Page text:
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Gastroesophageal Reflux in Infants and Children - American Family Physician

Dec 1, 2001 - Gastroesophageal reflux is a common, self-limited process in infants that usually resolves by six to 12 months of age. Effective, conservative management involves thickened feedings, positional treatment, and parental reassurance. Gastroesophageal reflux disease (GERD) is a less common,...

American Family Physician : Article

https://www.aafp.org/afp/2001/1201/p1853.html

The Newborn Examination: Part I. Emergencies and Common Abnormalities Involving the ...

Jan 1, 2002 - The routine newborn assessment should include an examination for size, macrocephaly or microcephaly, changes in skin color, signs of birth trauma, malformations, evidence of respiratory distress, level of arousal, posture, tone, presence of spontaneous movements, and symmetry of ...

American Family Physician : Article

https://www.aafp.org/afp/2002/0101/p61.html

Adolescent Idiopathic Scoliosis: Radiologic Decision-Making - American Family Physician

May 1, 2002 - Adolescent onset of severe idiopathic scoliosis has traditionally been evaluated using standing posteroanterior radiographs of the full spine to assess lateral curvature with the Cobb method. The most tilted vertebral bodies above and below the apex of the spinal curve are used to ...

American Family Physician : Article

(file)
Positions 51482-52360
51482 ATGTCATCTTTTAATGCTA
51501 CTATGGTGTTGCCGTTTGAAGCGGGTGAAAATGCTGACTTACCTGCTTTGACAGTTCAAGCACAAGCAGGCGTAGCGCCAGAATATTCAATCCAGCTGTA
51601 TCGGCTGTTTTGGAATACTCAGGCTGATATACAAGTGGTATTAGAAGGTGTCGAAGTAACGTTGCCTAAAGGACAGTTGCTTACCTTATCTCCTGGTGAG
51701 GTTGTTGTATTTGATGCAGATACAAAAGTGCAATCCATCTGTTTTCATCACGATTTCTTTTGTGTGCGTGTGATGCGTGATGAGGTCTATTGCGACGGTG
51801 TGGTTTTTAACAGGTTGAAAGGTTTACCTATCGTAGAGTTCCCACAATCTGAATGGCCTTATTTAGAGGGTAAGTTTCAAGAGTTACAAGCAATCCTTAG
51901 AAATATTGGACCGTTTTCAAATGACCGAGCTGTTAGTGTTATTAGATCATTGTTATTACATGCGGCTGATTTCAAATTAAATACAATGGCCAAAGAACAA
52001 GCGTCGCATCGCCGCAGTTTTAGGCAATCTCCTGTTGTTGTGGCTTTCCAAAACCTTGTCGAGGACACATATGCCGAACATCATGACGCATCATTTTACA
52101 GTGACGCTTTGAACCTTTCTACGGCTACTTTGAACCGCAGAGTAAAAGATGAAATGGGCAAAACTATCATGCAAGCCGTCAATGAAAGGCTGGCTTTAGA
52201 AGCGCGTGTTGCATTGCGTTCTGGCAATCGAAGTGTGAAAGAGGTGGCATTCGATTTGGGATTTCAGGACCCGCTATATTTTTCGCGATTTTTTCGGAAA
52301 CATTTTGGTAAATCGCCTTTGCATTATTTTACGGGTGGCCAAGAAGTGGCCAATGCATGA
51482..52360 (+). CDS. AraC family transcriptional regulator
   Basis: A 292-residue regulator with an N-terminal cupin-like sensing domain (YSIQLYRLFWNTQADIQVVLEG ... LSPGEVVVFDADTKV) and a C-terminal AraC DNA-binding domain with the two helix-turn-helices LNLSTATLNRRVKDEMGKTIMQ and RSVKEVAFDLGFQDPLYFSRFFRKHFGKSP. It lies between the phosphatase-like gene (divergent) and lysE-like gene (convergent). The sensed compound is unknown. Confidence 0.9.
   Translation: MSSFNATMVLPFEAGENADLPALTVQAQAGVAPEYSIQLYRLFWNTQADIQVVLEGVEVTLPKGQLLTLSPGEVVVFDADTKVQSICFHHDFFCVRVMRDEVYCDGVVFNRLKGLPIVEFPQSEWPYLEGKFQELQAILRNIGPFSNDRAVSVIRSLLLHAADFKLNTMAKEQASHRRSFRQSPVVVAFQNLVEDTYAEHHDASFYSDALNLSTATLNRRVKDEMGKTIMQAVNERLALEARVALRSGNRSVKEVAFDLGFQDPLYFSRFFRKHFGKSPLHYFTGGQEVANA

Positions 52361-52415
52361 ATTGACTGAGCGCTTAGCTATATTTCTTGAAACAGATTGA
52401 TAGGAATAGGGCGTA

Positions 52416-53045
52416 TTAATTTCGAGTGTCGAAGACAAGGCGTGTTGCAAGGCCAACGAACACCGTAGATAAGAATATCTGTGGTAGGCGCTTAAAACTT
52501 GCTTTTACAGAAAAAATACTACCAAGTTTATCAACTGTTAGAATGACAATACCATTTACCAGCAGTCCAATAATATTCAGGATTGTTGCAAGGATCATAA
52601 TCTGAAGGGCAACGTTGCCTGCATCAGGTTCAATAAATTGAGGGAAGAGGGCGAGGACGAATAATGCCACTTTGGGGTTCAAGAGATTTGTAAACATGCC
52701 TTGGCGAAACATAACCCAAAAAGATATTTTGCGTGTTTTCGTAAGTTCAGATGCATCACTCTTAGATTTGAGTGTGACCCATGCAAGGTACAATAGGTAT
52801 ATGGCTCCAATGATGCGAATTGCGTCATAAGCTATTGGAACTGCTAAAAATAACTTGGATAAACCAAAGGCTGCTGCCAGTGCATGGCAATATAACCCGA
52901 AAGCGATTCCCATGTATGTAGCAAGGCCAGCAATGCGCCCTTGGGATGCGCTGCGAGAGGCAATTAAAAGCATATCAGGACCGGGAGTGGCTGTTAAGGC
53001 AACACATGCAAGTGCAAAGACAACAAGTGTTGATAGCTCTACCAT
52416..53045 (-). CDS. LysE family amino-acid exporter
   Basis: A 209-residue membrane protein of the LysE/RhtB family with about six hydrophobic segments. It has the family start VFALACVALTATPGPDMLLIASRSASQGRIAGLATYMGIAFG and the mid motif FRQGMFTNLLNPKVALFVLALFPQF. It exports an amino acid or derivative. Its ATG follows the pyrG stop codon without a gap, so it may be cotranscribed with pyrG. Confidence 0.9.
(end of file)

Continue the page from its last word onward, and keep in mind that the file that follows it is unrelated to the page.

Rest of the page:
https://www.aafp.org/afp/2002/0501/p1817.html

Caring for Infants with Congenital Heart Disease and Their Families - American Family ...

Apr 1, 1999 - Congenital heart defects are classified into two broad categories: acyanotic and cyanotic lesions. The most common acyanotic lesions are ventricular septal defect, atrial septal defect, atrioventricular canal, pulmonary stenosis, patent ductus arteriosus, aortic stenosis and coarctation...

American Family Physician : Article

https://www.aafp.org/afp/1999/0401/p1857.html

Depression in Children and Adolescents - American Family Physician

Nov 15, 2000 - Depression among children and adolescents is common but frequently unrecognized. It affects 2 percent of prepubertal children and 5 to 8 percent of adolescents. The clinical spectrum of the disease can range from simple sadness to a major depressive or bipolar disorder. Risk factors ...

American Family Physician : Article

https://www.aafp.org/afp/2000/1115/p2297.html

Assessment of Abnormal Growth Curves - American Family Physician

Jul 1, 1998 - An important part of well-child care is the assessment of a child's growth. While growth in the vast majority of children falls within normal percentile ranges on standard growth curves, an occasional child demonstrates worrisome deviations in weight, height or head size. A single ...

American Family Physician : Article

https://www.aafp.org/afp/1998/0701/p153.html

Gastroenteritis in Children: Principles of Diagnosis and Treatment - American Family ...